Shouldn’t we be delighted that the Six Nations is staying on free-to-air TV? Well, sort of.
The Six Nations were thought, with their new venture capital partner CVC having paid so lavishly to be on board, to be examining ways of maximising the earning potential of the grand old championship.
CVC, in a previous association with F1, had hocked the TV rights for the hours of speeding traffic jams of that sport to the highest bidder.
Weren’t they likely to do the same with (Dvorak’s New World Symphony 2nd movement rising) the very lifeblood and traditions of our great game? What price the granite-faced integrity of rugby as we knew it?
There are good things about staying with BBC and ITV
Six Nations Rugby today confirmed it has entered into exclusive discussions with BBC and ITV after an agreement in principle was reached relating to all three Six Nations Championships.#SixNationsRugby #GuinnessSixNationshttps://t.co/PBd57fdEyL
— Guinness Six Nations (@SixNationsRugby) May 21, 2021
Actually, I’m not unhappy with some things in this deal. The superior commentaries of Andrew Cotter (when he’s not rambling with his dogs) and Brian Moore at the BBC, as well as Nick Mullins at ITV, will still feature.
I’m less enamoured of Eddie Butler’s excruciating “poetic” monologues and Sir Clive Woodward rambling on. But hey, John Inverdale has retired. Our cup truly runneth over.
But it probably indicates just how the value of rugby on TV has diminished, and the ever-shifting sands of TV sport.
Certainly if the idea is that staying on terrestrial TV is a way to access the young, we’re barking up the wrong tree. Rather like the newspaper you’re holding – if you’re reading this in the traditional form and not on our all-singing and dancing digital formats – nobody under 30 really watches regular TV anymore.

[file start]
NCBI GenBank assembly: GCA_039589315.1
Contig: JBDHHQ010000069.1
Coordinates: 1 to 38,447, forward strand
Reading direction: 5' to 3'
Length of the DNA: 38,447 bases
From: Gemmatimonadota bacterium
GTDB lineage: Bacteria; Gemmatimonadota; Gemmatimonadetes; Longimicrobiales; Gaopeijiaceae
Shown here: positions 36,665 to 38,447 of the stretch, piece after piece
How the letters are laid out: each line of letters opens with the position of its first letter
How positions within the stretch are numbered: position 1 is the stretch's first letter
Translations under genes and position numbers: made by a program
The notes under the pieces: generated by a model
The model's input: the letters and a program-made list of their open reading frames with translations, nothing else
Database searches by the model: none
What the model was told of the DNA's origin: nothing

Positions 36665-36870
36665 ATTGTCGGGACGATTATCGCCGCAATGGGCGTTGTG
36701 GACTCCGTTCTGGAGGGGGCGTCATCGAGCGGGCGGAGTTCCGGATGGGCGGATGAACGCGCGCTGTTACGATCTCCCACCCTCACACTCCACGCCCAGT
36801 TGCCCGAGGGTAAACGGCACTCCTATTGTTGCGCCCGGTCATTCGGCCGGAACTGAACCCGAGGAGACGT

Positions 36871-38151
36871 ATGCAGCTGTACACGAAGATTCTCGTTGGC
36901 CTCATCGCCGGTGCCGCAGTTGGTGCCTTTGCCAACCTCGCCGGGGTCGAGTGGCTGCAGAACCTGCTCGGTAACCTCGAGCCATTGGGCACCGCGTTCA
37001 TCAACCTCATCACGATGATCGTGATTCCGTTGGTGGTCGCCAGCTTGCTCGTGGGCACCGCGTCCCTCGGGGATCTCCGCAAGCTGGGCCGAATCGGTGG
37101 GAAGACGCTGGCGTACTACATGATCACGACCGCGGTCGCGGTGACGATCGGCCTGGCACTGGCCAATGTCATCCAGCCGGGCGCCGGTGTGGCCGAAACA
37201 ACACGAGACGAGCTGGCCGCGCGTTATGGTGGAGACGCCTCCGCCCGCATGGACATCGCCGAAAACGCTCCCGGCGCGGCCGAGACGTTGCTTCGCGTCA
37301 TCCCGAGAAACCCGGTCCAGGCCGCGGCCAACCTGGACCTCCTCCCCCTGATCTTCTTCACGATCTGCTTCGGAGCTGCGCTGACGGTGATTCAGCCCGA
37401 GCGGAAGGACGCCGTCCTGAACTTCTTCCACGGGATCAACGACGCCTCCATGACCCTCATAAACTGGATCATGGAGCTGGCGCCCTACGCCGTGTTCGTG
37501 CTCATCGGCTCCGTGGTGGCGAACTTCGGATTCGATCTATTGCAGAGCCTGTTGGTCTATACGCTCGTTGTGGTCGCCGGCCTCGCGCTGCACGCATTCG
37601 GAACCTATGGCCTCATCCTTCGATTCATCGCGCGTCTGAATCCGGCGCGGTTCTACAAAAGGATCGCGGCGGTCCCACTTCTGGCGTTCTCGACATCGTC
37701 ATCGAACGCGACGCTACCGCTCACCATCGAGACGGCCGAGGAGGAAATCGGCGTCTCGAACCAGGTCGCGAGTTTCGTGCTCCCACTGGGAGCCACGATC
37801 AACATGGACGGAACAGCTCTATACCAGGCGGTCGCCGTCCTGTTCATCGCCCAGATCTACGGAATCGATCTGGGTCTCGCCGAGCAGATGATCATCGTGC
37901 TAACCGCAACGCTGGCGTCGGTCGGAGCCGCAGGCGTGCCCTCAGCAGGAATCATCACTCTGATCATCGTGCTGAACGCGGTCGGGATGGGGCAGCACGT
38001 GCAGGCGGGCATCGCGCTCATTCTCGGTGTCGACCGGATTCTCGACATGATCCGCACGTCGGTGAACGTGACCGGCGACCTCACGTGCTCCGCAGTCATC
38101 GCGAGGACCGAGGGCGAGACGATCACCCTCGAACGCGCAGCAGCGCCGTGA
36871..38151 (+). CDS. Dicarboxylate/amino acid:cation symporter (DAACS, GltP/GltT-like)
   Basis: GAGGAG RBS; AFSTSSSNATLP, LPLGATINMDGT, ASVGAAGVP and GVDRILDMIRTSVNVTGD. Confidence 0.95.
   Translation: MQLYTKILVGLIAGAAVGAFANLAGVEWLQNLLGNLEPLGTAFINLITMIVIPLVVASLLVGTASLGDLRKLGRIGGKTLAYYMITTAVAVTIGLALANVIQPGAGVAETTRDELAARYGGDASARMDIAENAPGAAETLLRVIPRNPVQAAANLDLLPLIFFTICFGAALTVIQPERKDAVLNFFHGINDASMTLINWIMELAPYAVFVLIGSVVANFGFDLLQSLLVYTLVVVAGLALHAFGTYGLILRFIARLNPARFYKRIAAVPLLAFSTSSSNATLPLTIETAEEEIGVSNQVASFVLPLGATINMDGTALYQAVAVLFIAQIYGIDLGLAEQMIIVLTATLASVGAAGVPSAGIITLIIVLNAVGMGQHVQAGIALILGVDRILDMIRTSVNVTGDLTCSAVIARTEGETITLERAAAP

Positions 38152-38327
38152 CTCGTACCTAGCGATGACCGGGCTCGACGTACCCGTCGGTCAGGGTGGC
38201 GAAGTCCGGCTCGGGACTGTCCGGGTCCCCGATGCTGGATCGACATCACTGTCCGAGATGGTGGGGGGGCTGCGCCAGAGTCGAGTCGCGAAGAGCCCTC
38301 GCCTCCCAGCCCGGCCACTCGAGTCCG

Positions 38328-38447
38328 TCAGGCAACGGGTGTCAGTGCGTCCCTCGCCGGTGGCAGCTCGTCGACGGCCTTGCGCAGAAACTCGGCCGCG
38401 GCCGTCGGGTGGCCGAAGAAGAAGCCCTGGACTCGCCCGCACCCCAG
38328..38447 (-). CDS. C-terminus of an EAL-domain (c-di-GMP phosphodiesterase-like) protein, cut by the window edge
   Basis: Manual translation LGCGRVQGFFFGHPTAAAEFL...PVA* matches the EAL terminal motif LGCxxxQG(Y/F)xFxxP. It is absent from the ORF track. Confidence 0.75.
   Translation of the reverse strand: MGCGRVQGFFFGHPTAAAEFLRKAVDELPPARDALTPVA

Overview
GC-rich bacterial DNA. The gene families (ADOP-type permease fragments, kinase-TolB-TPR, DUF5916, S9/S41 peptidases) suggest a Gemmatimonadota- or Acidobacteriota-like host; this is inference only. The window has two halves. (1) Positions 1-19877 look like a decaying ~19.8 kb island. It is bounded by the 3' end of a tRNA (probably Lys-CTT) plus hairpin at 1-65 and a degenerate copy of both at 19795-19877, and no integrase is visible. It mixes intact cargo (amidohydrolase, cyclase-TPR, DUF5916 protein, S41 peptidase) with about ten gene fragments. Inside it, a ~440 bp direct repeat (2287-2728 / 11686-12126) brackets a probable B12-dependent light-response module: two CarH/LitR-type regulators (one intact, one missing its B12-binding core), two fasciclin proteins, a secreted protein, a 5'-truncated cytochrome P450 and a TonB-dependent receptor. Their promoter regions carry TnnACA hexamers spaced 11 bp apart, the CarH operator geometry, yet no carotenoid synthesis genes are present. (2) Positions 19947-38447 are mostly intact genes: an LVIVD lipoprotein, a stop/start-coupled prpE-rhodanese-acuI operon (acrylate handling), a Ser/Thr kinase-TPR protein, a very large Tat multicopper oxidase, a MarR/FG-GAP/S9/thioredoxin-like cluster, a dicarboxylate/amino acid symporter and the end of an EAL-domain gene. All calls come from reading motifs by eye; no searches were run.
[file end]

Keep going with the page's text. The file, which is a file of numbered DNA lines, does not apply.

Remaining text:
The days of half the population watching cooncil telly are long gone. Line of Duty, the BBC’s flagship of recent times, gloried in 12 million viewers for the Season 6 finale recently. That’s half of what used to watch Eastenders most weeks.
However, the days of subscription channel domination, at least in the UK, seems to have passed also.
Six Nations has appeal, but really just within their own borders
It’s a more nuanced market. Much as we all love it, unlike soccer’s English Premier League the Six Nations has very limited appeal outwith our borders. There’s no clamour for it in the lucrative new markets in East and South Asia, and especially not in the USA.
Only in South Africa, New Zealand and to a degree Australia and Japan is there any sort of attraction for the old competition. (The Kiwis just tune in to sneer and be all superior.)
Anyway we know that in three of those territories, European Rugby – to be entirely accurate, England, France and the Lions – effectively subsidies the native game.
Given the budgets at work, it’s highly unlikely the Six Nations squeezed much more money for this new TV deal. ITV is taking on the greater share of the load – BBC will cover Wales and Scotland home games only now.